Indonesian volcano erupts, sending up a towering column of ash

Indonesia's Mount Sinabung spews volcanic materials into the air Monday.
Mount Sinabung spews volcanic materials into the air as it erupts in Karo, Indonesia, on Monday.
(Sugeng Nuryono / Associated Press)

Indonesia’s rumbling Mount Sinabung erupted Monday, sending a column of volcanic materials as high as 16,400 feet into the sky and depositing ash on villages.

Falling grit and ash accumulated up to two inches in already-abandoned villages on the volcano’s slopes, said Armen Putra, an official at the Sinabung monitoring post on Sumatra Island.

Farther afield in Berastagi, a tourist destination city in North Sumatra province, about 12 miles from the crater, motorists switched on headlights in daylight to see through the ash.


Videos and photos on social media showed people wearing masks while outdoors.

There were no fatalities or injuries from the eruption, Indonesia’s Volcanology and Geological Hazard Mitigation Center said.

Villagers are advised to stay at least three miles from the crater’s mouth and should be aware of the peril of lava, the agency said. Air travel was not being affected so far by the ash, the Transport Ministry said.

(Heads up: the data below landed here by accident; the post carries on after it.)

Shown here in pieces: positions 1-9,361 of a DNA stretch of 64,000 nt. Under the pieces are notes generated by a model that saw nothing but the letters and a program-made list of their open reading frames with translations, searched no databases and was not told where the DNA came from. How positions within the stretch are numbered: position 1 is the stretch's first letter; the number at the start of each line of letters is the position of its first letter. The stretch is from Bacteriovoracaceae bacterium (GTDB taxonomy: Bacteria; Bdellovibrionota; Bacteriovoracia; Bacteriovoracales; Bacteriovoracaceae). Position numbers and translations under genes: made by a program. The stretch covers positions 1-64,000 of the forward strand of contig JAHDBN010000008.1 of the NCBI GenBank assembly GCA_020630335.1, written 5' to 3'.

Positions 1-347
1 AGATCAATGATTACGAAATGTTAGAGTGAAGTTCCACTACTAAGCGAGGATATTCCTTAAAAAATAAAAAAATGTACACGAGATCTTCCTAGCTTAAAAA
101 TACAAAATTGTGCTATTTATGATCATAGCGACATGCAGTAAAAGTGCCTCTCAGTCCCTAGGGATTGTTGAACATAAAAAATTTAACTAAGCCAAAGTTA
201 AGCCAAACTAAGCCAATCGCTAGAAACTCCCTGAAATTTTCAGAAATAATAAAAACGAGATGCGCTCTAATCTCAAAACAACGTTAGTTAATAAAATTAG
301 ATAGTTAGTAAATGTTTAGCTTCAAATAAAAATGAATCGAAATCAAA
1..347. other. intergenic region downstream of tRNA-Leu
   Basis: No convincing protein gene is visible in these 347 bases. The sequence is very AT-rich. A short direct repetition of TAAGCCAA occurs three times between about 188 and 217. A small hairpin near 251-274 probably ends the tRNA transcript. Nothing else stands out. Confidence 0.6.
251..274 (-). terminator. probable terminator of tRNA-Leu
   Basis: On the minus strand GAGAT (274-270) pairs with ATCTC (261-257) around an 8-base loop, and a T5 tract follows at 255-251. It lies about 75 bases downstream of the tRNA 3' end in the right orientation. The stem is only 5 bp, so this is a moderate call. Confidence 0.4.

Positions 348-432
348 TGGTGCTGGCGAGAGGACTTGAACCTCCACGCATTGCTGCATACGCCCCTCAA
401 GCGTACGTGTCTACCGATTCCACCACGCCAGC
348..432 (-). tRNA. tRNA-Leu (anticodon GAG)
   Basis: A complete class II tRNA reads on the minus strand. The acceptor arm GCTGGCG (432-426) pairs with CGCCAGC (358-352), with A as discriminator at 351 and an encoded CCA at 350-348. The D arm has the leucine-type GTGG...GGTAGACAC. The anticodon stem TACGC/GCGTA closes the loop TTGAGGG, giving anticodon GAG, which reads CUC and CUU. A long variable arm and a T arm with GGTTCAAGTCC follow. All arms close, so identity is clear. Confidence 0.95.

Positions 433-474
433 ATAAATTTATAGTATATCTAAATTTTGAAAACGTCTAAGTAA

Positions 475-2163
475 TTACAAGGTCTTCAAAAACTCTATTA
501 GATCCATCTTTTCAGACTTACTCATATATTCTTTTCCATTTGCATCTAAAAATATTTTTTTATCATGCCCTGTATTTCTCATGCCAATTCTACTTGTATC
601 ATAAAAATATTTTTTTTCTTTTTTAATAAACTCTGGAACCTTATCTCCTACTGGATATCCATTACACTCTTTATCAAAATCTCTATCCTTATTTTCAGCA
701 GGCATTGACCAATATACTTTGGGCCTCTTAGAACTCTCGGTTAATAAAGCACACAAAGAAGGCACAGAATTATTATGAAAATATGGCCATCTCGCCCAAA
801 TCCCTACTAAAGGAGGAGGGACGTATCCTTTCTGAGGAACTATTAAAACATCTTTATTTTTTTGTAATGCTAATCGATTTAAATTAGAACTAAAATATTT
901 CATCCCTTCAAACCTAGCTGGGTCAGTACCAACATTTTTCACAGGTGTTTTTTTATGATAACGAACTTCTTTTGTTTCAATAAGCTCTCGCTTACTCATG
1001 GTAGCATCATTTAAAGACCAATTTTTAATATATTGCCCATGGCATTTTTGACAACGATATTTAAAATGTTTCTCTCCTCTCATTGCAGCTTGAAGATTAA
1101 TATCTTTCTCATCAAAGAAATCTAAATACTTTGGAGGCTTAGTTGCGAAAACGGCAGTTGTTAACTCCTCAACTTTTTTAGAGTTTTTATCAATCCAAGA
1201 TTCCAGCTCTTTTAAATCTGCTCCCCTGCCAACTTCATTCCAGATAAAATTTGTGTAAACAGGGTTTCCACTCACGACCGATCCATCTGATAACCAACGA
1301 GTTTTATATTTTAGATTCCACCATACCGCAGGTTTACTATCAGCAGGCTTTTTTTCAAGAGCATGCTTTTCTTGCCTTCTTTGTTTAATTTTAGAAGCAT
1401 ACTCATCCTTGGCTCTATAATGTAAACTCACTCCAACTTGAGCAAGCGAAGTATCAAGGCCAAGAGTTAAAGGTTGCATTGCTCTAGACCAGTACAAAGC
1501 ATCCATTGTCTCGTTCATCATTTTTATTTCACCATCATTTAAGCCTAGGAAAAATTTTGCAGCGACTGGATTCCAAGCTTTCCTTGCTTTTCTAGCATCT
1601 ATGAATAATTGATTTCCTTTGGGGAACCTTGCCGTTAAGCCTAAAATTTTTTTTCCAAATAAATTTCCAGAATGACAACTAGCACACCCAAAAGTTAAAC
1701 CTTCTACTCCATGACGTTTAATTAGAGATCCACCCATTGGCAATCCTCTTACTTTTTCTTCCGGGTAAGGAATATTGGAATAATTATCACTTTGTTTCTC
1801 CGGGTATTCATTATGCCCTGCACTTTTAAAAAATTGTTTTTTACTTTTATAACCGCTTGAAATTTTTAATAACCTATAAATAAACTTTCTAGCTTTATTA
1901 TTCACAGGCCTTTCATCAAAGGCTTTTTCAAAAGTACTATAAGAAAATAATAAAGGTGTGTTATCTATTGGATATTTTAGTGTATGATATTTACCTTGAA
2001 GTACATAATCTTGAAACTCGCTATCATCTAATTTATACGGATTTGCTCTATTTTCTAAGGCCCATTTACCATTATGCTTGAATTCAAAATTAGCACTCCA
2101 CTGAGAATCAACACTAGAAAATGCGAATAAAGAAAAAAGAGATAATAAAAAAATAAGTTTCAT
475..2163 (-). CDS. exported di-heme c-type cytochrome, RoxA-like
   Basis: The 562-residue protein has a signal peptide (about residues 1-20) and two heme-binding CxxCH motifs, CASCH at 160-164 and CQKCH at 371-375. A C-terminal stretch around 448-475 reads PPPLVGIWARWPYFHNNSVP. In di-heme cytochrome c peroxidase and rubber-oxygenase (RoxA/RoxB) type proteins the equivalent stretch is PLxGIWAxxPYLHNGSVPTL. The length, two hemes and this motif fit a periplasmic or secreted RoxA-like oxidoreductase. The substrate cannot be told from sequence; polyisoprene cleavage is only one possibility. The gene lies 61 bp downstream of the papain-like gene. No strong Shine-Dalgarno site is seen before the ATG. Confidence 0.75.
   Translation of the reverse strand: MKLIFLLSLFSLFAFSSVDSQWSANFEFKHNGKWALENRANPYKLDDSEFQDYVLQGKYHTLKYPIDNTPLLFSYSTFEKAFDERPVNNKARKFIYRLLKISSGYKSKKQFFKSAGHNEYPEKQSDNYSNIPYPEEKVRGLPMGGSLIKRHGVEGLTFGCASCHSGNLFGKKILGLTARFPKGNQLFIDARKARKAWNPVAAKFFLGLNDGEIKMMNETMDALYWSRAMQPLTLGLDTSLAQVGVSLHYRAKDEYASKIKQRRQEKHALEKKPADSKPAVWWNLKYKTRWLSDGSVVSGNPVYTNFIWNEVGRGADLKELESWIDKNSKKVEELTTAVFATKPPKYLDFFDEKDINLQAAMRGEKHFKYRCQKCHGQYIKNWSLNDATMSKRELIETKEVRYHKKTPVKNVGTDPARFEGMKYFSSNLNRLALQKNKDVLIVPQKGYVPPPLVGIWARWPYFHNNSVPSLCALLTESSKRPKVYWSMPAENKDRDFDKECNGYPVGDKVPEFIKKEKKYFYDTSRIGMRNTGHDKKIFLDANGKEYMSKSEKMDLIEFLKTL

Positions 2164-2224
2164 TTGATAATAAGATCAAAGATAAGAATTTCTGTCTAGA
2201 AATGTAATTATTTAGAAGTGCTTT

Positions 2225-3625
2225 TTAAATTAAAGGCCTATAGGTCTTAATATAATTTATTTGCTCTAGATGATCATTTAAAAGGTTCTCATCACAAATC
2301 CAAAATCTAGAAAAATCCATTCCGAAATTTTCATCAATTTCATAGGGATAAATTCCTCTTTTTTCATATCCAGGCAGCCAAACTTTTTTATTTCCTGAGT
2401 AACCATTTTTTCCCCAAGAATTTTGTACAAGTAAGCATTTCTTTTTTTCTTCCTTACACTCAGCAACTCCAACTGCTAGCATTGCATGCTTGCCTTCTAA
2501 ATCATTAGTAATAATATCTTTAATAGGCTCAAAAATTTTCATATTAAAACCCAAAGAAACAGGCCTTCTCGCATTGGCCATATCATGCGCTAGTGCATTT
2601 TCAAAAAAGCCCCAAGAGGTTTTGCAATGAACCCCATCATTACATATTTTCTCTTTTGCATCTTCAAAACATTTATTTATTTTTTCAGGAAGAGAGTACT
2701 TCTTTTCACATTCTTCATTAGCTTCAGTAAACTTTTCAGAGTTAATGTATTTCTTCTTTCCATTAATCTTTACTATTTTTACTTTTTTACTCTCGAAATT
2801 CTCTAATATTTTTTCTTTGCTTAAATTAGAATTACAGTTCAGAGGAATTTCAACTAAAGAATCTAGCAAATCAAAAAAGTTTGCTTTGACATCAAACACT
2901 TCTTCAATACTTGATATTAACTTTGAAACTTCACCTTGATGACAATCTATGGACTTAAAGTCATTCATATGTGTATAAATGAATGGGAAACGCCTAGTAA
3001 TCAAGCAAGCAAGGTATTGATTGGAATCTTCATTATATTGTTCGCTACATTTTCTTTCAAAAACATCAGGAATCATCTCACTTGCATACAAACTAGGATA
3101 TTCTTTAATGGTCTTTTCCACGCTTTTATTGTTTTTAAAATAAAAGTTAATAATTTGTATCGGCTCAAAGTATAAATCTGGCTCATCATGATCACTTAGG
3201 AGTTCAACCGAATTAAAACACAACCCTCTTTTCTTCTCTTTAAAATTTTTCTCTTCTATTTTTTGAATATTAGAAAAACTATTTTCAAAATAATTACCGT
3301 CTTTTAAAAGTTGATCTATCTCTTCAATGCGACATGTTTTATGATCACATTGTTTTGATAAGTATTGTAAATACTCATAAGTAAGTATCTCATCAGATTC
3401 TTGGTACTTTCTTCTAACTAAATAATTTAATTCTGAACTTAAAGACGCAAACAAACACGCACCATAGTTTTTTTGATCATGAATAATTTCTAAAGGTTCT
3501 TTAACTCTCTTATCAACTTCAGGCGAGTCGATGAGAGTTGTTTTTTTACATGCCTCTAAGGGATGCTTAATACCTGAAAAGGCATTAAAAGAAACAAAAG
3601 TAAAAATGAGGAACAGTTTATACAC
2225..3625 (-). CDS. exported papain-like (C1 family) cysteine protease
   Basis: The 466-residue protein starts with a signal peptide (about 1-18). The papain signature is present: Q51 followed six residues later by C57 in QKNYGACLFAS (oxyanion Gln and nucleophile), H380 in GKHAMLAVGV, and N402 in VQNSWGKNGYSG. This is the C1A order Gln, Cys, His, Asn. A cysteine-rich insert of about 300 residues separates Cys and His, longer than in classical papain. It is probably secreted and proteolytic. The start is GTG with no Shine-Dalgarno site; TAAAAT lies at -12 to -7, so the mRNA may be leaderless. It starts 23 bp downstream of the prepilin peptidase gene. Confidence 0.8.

Efforts to collect hundreds of bodies and save the injured were stepped up in Indonesia on Monday following the country’s latest tsunami, as scientists collected evidence on how a volcanic eruption triggered the weekend tragedy.

Dec. 24, 2018

Some 30,000 people have been forced to leave homes around Sinabung in the last few years.

The volcano, one of two currently erupting in Indonesia, was dormant for four centuries before exploding in 2010, killing two people. Another eruption in 2014 killed 16 people, and seven died in a 2016 eruption.

Sinabung is among more than 120 active volcanoes in Indonesia, which is prone to seismic upheaval because of its location on the Pacific “Ring of Fire,” a circle of volcanoes and fault lines in the Pacific Basin.